•   Assesses and ensures the independence, qualifications and performance of our independent registered public accounting firm, selects the independent registered public accounting firm for the annual audit and approves the independent registered public accounting firm’s services and fees;
•   Meets with the independent registered public accounting firm, without management present, to consult with it and review the scope of its audit;
•   Oversees the company’s ethics and compliance program to ensure compliance with applicable laws, corporate policies and the company’s Employee Code of Conduct;
•   Reviews and discusses with management the company’s annual risk assessment and the enterprise risk management processes, policies and guidelines for identifying, assessing and managing key financial and operational risks;
•   Reviews and approves our annual audited financial statements before issuance, subject to the board of directors’ approval; and
•   Reviews the performance of the internal audit function.
Financial Experts: The board of directors has unanimously determined that (i) all audit committee members are financially literate under the New York Stock Exchange listing standards and (ii) Mr. Danos, Mr. Esrey and Mr. Ryan qualify as “audit committee financial experts” within the meaning of SEC regulations and have accounting or related financial management expertise as required by the New York Stock Exchange listing standards. Each member also meets the independence standards for audit committee membership under the rules of the SEC.


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Compensation Committee
 
Number of meetings in fiscal 2011: Five
Functions:
•   Reviews compensation policies for executive officers and employees to ensure they provide appropriate motivation for corporate performance and increased stockholder value;
•   Conducts performance reviews of the Chief Executive Officer;
•   Recommends compensation and equity awards for the Chief Executive Officer and approves them for other senior executives;
•   Recommends the compensation and equity awards for the non-employee directors;
•   Reviews and discusses with management an annual risk assessment of the compensation policies for executive officers and employees; and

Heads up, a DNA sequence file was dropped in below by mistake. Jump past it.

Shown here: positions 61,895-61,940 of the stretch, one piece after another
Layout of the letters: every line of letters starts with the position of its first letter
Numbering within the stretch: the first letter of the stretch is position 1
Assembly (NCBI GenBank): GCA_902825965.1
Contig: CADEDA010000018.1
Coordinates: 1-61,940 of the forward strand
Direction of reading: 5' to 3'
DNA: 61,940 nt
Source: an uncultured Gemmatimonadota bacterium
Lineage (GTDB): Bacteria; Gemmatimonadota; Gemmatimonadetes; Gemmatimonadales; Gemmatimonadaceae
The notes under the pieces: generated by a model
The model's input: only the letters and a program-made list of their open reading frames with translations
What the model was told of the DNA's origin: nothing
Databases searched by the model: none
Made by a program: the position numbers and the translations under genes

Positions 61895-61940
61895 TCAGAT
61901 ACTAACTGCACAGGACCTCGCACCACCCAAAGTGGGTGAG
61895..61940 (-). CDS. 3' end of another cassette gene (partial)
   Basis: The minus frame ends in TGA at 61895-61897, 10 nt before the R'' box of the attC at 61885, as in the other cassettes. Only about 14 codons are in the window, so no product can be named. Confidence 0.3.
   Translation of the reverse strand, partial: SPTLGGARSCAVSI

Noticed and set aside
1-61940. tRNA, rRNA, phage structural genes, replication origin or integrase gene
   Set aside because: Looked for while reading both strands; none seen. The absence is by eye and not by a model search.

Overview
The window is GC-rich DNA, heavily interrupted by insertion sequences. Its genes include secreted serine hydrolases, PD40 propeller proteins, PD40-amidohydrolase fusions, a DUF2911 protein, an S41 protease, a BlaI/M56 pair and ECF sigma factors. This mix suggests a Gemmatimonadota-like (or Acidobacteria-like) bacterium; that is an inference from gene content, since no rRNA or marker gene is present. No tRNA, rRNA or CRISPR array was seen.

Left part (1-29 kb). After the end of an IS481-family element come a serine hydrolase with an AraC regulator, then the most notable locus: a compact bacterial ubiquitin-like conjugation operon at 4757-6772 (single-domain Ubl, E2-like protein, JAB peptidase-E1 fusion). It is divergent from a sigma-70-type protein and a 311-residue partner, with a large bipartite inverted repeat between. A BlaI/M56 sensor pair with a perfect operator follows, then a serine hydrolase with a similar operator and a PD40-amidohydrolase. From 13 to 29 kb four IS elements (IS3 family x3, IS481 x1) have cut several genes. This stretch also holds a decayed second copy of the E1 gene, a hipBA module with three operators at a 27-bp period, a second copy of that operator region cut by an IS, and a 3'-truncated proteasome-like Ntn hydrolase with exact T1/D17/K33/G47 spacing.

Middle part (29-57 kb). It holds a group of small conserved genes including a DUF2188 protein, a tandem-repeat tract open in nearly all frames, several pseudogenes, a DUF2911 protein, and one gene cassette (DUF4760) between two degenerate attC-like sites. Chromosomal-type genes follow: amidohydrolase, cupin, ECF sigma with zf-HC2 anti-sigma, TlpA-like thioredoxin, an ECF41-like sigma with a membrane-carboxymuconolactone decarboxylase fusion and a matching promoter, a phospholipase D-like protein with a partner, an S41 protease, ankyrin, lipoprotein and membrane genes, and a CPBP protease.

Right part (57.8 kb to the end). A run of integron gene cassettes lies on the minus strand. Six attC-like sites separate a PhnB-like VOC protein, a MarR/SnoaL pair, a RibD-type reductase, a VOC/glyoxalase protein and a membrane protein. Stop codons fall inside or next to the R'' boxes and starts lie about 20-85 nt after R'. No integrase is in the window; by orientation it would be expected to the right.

•   Reviews and discusses with management the Compensation Discussion and Analysis and recommends its inclusion in the Proxy Statement.
 
 
Corporate Governance Committee
 
Number of meetings in fiscal 2011: Three
Functions:
•   Monitors and recommends changes in the organization and procedures of the board, including committee appointments and corporate governance policies;
•   Develops policy on composition, participation and size of the board as well as tenure and retirement of directors;
•   Recommends candidates for election to the board and evaluates continuing service of incumbent directors;
•   Oversees the board self-evaluation process; and
•   Reviews and approves transactions between General Mills and related persons.
 
 
Finance Committee
 
Number of meetings in fiscal 2011: Six
Functions:
•   Reviews financial policies and performance objectives, including dividend policy;
•   Reviews changes in our capital structure, including debt issuances, common stock sales, share repurchases and stock splits;
•   Reviews the annual business plan and related financing implications; and
•   Reviews financial risk management strategies, including the use of derivatives.
 
 
Public Responsibility Committee
 
Number of meetings in fiscal 2011: Three
Functions:
•   Reviews public policy issues and social trends affecting General Mills;
•   Monitors our corporate citizenship activities and sustainability programs;
•   Evaluates our policies in the context of emerging corporate social responsibility issues; and
•   Reviews our policies governing political contributions and our record of contributions.
 
 
A copy of each committee’s charter may be found on our website at www.generalmills.com in the “Investors” section under “Corporate Governance.”
 
Directors are expected to attend all board and committee meetings, as well as the annual meetings of stockholders, absent exigent circumstances. All but one of our 14 directors in office at the time attended the 2010 Annual Meeting of Stockholders. During fiscal 2011, the board of directors met six times and various committees of the board met a total of 23 times. All directors attended at least 75% of the aggregate total meetings of the board and board committees on which they served during fiscal 2011.